Critical Care / Emergency / Trauma

Nurses respond to the Virginia Tech disaster

When you work in an emergency department (ED), you expect the unexpected. But what happens when the unthinkable occurs? American Nurse Today’s editorial team, led by Pam Cipriano, spoke with Loressa Cole, Chief Nursing Officer at Montgomery Regional Hospital in Blacksburg, Virginia and members of the nursing staff who played an integral role in responding to the April 16 disaster at Virginia Tech. Here’s a summary of their experience.

As the night shift was ending, a call came over the rescue squad radio to respond to an incident at Virginia Tech. As the calls for assistance increased, the ED staff realized they had something significant on their hands.

Pulling together
Fortunately, several members of the ED staff serve on the local rescue squad, and one was already on the scene. Radio contact between first-responders and law enforcement officers enhanced communication, as events unfolded. Because the hospital is a Level III trauma center and staff members participated in a disaster life-support program, they were prepared to act quickly and effectively. The fact that many staff members have critical-care certifications also helped prepare them.

After a second call came in saying more patients would be arriving, the staff activated their disaster plan. Within minutes of establishing a command station, the CEO and other members of the administrative team stepped in. Nurses off-duty hearing the news on T.V. and radio grabbed their scrubs and reported to work. Elective surgeries were canceled, noncritical ED patients were triaged to the outpatient surgery department, and the operating room (OR) rallied every available surgeon and anesthesiologist. One patient went directly from the ambulance to the OR. The intensive care unit (ICU) made beds available.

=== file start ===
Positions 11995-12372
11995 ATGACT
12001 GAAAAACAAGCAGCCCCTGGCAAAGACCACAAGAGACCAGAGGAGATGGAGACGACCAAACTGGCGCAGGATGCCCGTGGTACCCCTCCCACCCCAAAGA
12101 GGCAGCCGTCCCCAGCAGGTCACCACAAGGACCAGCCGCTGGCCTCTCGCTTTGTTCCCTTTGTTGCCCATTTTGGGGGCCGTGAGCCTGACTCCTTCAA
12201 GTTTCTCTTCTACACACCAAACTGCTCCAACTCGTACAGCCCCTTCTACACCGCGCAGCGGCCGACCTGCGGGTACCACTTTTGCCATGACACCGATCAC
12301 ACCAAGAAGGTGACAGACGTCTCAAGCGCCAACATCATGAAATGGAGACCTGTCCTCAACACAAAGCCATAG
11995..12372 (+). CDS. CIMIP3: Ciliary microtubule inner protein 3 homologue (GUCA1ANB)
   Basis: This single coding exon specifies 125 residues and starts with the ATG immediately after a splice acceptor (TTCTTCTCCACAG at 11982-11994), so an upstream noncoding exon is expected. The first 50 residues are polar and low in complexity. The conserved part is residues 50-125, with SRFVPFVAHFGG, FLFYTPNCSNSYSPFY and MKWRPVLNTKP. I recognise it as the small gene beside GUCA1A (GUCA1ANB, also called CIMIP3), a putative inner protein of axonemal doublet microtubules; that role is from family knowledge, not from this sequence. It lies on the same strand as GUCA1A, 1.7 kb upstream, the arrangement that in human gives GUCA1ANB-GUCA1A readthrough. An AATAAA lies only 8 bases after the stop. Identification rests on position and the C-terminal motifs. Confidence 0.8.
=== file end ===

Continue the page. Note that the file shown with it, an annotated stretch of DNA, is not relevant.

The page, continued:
ED director, Mike Hill gave credit to the hospital as a whole. “We couldn’t have made it without the ICU, CCU, OR, ortho, med-surg—even OB was here. The lab and X-ray departments were great. I can’t tell you how proud I am of this hospital for pulling together.”

Counselors and human resource staff helped keep the community informed and responded to inquiries from patients’ loved ones.


Outpouring of support
The outpouring of support has been indescribable:  e-mails and phone calls from across the country and Canada, support from the business community through the donation of pizzas and hoagies, other facilities volunteering their staff for support or relief, around-the-clock grief counselors, and a heartfelt visit from Governor Tim Kaine.

As the week unfolded, the mood in the ICU changed from shock to joy. Students from Virginia Tech were able to visit freely. It wasn’t unusual to have a room filled with 10 to 12 Virginia Tech students.

As the students’ physical injuries began to heal, the attention turned to emotional recovery for both students and staff. Loressa Cole says her personal recovery began with rounding on the students and their parents four to five times a day. “You walk into any of the rooms and see beautiful young men and women with big smiles on their faces, and that’s very healing.”

Many staff members have either voluntarily gone to grief counseling or have been led there by someone who cares about them. Everyone who has participated said it made a significant difference. Much of the support came from each other, as they talked about the event, hugged each other, and cried together. Perhaps most beneficial was having the ED and OR staff members visit the students and embrace them and their families.

Although the healing will take a long time, it’s never too soon to examine the event, learn from the experience, and identify opportunities for improvement. And there’s one take-away point the staff and Cole would like to convey to nurses across the country: Take your disaster planning seriously—drill, drill, drill.

The life-saving teamwork from the Montgomery Regional Hospital organization demonstrates that these nurses certainly did.

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